Munster Poetry in Photos

Munster Poetry Photos
Bare Tree – Laden Sky: At Ballyline on the Listowel to Ballylongford Road in Co. Kerry. Photograph: John Reidy www.mainevalleypost.com

Gabriel Fitzmaurice and John Reidy set out to match verse to pictures

When Michael Brennan of Currach/Columba Press invited me to edit an anthology of favourite poems from the south of Ireland I immediately jumped to the opportunity, writes Gabriel Fitzmaurice.

For the ‘south of Ireland’ I suggested it would have to be the six counties of Munster and the book would include poets born, or brought up, in Munster.

This was because the book, I knew from its antecedent, Best Loved Poems: Favourite Poems From The West Of Ireland would include no more than fifty poems and, were I to choose from all the poets now living in, or associated with, Munster, the book would, of necessity, be a much bigger one.

I recommended that the book would include, also, a significant amount of translations into English of poems originally written in Irish. Michael readily agreed.

Munster Poetry Photos
One of the great surviving pubs of Munster. H M Grindel of Ballyhooly, Co. Cork. Photograph: John Reidy www.mainevalleypost.com

In order to give adequate space to the eleven Irish-language poets I chose to represent in the anthology, I very reluctantly decided to include them in English translation only: there are fourteen translations into English in the book; had I to include the Irish originals also, there would have been room for only seven.

Choosing which poems, and poets, to include in an anthology of favourite poems from Munster was a challenge – and a pure pleasure.

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First of all it was to be a book of favourite poems – favourite poems of mine, poems and ballads that have proved popular with the general public as well as with the poetry reader, poems that have stood the test of time.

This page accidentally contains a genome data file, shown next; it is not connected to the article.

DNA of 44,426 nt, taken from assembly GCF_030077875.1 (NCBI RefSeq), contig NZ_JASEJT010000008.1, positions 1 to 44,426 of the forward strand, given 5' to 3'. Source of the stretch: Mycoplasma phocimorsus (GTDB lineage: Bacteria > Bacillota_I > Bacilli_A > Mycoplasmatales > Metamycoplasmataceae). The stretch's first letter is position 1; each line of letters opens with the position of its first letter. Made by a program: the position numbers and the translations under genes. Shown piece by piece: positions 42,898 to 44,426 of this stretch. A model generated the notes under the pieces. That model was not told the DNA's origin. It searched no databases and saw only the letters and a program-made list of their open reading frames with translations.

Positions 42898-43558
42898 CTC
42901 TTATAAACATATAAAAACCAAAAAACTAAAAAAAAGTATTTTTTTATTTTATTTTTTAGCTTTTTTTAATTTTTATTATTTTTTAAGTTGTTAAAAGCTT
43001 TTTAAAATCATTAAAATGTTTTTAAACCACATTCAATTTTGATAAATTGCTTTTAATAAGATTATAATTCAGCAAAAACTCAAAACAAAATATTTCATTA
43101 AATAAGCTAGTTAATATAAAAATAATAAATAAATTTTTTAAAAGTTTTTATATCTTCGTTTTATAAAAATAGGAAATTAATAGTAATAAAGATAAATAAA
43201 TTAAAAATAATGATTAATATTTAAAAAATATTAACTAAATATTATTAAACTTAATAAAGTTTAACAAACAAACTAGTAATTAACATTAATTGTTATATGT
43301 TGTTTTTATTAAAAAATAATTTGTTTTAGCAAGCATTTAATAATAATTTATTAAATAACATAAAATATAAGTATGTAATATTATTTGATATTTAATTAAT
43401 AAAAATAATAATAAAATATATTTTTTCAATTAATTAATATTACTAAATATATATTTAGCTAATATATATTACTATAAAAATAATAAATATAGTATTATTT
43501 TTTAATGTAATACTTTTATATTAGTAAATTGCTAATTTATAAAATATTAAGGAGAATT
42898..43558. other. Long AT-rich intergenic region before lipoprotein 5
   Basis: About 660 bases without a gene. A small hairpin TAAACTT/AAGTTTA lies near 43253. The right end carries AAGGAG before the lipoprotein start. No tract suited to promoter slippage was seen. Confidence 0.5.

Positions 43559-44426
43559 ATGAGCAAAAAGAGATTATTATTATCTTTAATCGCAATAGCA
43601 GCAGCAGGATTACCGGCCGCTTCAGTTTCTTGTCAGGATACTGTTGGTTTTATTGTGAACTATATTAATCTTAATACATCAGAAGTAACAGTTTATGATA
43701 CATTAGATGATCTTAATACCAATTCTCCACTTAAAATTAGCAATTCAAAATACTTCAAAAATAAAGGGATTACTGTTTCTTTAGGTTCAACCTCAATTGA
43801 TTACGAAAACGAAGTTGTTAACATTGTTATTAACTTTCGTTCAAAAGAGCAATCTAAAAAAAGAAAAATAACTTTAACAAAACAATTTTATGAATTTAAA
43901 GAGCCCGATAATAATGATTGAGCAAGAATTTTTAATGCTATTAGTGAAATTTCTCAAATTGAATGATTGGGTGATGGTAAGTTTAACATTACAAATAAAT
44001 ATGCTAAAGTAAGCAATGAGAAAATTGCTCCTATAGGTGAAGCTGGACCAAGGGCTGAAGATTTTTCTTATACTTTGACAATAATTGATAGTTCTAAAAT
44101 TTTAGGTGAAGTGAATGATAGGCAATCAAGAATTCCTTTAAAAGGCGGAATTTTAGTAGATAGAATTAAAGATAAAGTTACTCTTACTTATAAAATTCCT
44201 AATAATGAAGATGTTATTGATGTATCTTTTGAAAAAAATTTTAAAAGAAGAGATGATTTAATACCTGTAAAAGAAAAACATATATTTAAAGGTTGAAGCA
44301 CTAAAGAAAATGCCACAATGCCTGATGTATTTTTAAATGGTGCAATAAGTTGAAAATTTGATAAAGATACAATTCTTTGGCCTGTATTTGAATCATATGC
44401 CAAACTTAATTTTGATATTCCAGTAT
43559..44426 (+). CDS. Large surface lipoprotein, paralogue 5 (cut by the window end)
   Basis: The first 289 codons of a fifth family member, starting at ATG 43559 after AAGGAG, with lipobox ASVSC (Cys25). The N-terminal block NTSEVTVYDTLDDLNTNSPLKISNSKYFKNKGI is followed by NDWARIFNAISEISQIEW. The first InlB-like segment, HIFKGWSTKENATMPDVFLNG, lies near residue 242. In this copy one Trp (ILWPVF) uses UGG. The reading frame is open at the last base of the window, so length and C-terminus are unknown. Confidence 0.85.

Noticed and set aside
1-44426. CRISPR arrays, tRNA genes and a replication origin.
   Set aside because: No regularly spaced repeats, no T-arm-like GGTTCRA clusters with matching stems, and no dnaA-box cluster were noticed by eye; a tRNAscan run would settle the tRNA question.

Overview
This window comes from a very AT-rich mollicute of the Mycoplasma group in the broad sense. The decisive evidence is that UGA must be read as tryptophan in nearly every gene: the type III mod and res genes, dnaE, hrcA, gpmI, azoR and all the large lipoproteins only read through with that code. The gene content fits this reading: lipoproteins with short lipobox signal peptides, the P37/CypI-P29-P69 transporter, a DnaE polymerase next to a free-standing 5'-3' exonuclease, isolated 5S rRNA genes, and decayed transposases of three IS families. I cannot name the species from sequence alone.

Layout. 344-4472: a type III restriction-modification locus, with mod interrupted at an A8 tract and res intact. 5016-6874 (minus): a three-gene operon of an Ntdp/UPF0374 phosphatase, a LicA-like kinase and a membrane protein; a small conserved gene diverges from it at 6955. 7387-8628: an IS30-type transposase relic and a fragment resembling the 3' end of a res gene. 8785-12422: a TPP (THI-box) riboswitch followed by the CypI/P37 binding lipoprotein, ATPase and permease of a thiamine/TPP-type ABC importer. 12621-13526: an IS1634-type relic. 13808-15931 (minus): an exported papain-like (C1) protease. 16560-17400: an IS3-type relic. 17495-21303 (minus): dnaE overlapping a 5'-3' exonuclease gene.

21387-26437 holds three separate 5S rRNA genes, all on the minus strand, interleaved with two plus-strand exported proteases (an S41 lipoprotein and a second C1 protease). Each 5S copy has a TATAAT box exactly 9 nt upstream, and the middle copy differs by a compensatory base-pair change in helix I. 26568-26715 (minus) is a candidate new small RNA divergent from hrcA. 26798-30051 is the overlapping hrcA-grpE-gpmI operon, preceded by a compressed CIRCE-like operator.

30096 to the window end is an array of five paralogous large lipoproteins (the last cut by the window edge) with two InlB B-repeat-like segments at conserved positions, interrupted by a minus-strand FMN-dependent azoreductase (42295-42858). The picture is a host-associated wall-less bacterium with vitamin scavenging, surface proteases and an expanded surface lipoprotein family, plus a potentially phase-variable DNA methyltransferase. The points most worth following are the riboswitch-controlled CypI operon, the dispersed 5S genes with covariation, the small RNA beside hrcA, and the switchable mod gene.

In compiling this anthology, I wanted to reflect the passions and preoccupations of Munster women, men and children, passions and preoccupations that would be universal as well as local, passions and preoccupations that would reveal the heart and soul of the place.

Many readers feel, with some justification, that much contemporary poetry is excessively abstruse: indeed, an intrepid correspondent to one of our newspapers suggested that the “solution to [its] cryptic Saturday poems” should be published “perhaps on the puzzles page”!

Well, you won’t find any cryptic poems in Favourite Poems From The South Of Ireland. I chose poems that were accessible, memorable and moving; poems, I hope, that will engage the mind and stir the heart. In recommending a photographer whose images would complement the fifty poems in the anthology, I chose my fellow Kerryman John Reidy of Castle Island, a poet with a camera.

As a newspaper photographer for the past three and a half decades, he has captured athletes, elections, floods, fights, local and visiting politicians, heads of state, porter drinkers, pilgrims, pioneers, poets and potholers through the eyepiece of his cameras.

His brief was to travel the highways and byways of Munster and capture the spirit of the place, not necessarily the iconic, alas often hackneyed, images that appear regularly in newspapers, magazines and books.

He has succeeded magnificently.

The book is available in all good bookshops in Ireland at €24.99.

It can also be ordered from www.currach.ie or by contacting: Ellen Monnelly on ellen@columba.ie or 01 687 4096.

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